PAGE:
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August 19, 2020


Photography by Oleg Kolimbet
Interview by Melanie Meggs

For many, a camera is a tool that captures a moment in time. For Oleg Kolimbet, it is much more than that. A passionate photographer based in St. Petersburg, Russia, Oleg has been photographing since his father gave him a Soviet Smena camera during his school years. While his passion for photography has grown and faded over time, it has become more of an undying passion for Oleg as he approaches his mature age.

Recently, Oleg has been shooting more and more on monolens, a lens that he says allows the viewer to go beyond the frame and explore the world in a way that was originally intended by the founders of pictorial photography. Oleg's photographs move away from traditional documentary styles, instead looking at the world in a more pictorial sense, bridging the gap between yesterday and today. Join us as we explore the life and work of Oleg Kolimbet, a photographer who looks beyond the frame and brings us back to our imagination.

“My father, a frontier guard officer, had a Soviet 'Zenit' film camera, on which he shot our family, and from an early age he attracted me to film development and printing. I didn't know yet how to photograph, but the printing process itself, when an image suddenly appeared from out of nowhere, fascinated me and seemed like a miracle. When I was in high school, my father gave me a 'Smena-8M' camera, and I started shooting on my own.”


THE PICTORIAL LIST: Oleg, where do you find your inspiration to photograph?

OLEG KOLIMBET: I'm not looking for inspiration, it finds me itself. The main thing is to remain open to all the amazing things that are around, and also not to be locked in yourself and on yourself: read books, watch films, attend exhibitions, go outdoors. The world is multifaceted and beautiful, but in order to understand and see it, you need to be open.

TPL: Do you have any favourite artists you would like to share with us, and the reason for their significance?

OK: This is probably the most difficult question. My list of favorite photographers is very large - since recently it has been hanging on my wall and is constantly updated. I can name those I included in this list as one of the first: Josef Koudelka, Mario Giacomelli, Richard Avedon, Henri Cartier-Bresson, William Klein, Sebastião Salgado, Peter Lindbergh, Georgy Kolosov, and Mary Ellen Mark.

And as far as significance is concerned, it is never direct, you just absorb everything you see and how it will later affect your work - only God knows. But generally speaking, I think that the work of any photographer is greatly influenced by cinema, painting, music and literature. Stop any of the Michelangelo Antonioni or Andrei Tarkovsky movies at any minute - and you will see an exquisite photo. Listen to Bach or Rachmaninov - and dozens of beautiful paintings will appear in your mind.

TPL: Where is your favourite place(s) to photograph?

OK: Where I live - St. Petersburg and its surrounds. I am lucky to live in a very beautiful city. I also love Greece, and also dream someday to shoot in the place where I was born - in Kamchatka. But in general, the place for me does not matter much - scenes for filming can be found everywhere, wherever you are.

TPL: Has your style of photographing changed since you first started?

OK: Photography has become for me more than just a hobby only in recent years, so it can be said that my style is only being formed. I try not to think about it and shoot with an 'empty head'.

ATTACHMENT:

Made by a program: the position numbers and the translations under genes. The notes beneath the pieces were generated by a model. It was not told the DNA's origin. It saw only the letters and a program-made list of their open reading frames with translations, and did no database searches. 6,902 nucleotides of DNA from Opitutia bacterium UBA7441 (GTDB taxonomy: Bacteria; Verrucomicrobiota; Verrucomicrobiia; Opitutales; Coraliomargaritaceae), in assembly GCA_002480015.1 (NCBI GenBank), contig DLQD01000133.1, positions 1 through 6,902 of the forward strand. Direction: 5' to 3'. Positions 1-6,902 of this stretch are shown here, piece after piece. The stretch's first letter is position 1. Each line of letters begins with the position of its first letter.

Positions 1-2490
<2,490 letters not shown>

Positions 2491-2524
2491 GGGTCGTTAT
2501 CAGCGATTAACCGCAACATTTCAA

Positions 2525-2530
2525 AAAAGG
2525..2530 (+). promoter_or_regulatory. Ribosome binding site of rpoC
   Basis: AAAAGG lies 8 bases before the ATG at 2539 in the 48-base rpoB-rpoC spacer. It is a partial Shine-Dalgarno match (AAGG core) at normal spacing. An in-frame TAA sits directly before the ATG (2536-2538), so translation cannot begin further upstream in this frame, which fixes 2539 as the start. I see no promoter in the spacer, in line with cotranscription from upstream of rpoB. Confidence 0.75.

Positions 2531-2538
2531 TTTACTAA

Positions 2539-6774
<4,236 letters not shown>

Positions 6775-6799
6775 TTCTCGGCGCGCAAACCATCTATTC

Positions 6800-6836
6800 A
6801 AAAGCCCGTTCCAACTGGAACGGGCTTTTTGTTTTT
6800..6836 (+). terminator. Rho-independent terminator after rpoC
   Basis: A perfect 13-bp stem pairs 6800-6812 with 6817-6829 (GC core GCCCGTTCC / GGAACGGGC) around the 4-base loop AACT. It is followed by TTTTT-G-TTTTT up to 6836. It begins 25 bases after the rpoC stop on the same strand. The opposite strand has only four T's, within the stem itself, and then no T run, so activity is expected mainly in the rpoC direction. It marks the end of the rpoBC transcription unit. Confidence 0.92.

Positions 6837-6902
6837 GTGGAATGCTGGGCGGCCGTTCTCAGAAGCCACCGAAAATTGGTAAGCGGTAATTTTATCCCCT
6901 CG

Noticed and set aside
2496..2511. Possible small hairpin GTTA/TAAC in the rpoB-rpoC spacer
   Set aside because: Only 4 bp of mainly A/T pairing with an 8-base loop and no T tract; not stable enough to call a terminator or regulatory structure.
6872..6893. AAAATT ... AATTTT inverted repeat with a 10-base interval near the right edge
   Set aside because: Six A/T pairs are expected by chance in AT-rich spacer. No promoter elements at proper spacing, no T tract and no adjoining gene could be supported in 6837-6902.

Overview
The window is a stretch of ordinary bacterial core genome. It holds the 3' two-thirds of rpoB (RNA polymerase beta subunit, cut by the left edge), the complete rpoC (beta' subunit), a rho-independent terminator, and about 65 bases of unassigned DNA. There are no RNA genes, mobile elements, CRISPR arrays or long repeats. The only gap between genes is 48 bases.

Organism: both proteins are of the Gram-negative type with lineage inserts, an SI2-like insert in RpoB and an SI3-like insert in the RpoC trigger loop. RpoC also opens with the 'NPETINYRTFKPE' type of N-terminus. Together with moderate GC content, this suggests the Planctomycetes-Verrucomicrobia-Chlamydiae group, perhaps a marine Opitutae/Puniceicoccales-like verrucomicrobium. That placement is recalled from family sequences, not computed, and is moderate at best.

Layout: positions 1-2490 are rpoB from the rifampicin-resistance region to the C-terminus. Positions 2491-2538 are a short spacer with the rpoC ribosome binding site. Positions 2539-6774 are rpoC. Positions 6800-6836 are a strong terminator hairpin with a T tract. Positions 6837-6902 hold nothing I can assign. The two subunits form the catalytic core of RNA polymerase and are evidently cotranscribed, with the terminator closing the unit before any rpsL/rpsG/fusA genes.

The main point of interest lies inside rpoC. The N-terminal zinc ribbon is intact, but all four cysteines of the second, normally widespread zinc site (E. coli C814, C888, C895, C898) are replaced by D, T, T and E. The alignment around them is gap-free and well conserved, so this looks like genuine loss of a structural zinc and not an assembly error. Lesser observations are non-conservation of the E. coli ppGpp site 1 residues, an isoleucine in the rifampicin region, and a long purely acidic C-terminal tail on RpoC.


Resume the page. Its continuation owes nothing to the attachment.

The artist's task is to show the invisible by means of the visible. - Georgy Soshalsky

TPL: Have you ever been involved in the arts before photography?

OK: In the field of visual arts - never. But I have always been a very attentive and receptive viewer - is this considered?

TPL: What do you think of Instagram as a tool to show your work? Any positives or negatives that you have personally come across?

OK: Instagram is certainly a very good tool for getting feedback and a great place to exchange experiences with other photographers. I have two Instagram accounts - one for street photography, and the second in which I do not limit myself to any genres and styles. Thanks to Instagram, I have made many friends around the world who are as passionate about photography as I am. This is its positive side - it connects people. And I have not yet encountered anything negative that could be spoken about.

TPL: Are there any special projects you are currently working on?

OK: In the near future I plan to publish on my website* and maybe somewhere else a couple of documentary stories that have not been published anywhere before and I am collecting material for a new one. Now I am more and more interested in the combination of documentary and art photography, so most likely my future projects will be in this area. We will see, I myself wonder what kind of projects they will be.

*Editor's Note: Oleg's website is now published. Please see his profile below for link.

TPL: "When I am not out photographing, I (like to)...

OK: I would strum a guitar or continue to do what I did in my younger years - to write poetry and prose. Once it worked out pretty well for me, something was even printed in some magazines. Perhaps this is where my attitude to photography comes from - for me it is a concentrated form of poetry."

Through his photography, Oleg Kolimbet brings us back to our imagination. His passion for photography and his unique approach to monolens captures allow viewers to explore the world in a way that was originally intended. His work bridges the gap between yesterday and today, creating an incredible journey of exploration. We invite you to take part in this journey and explore Oleg's work by using the links below. His photography will help you to appreciate the beauty of the world and it's endless possibilities.

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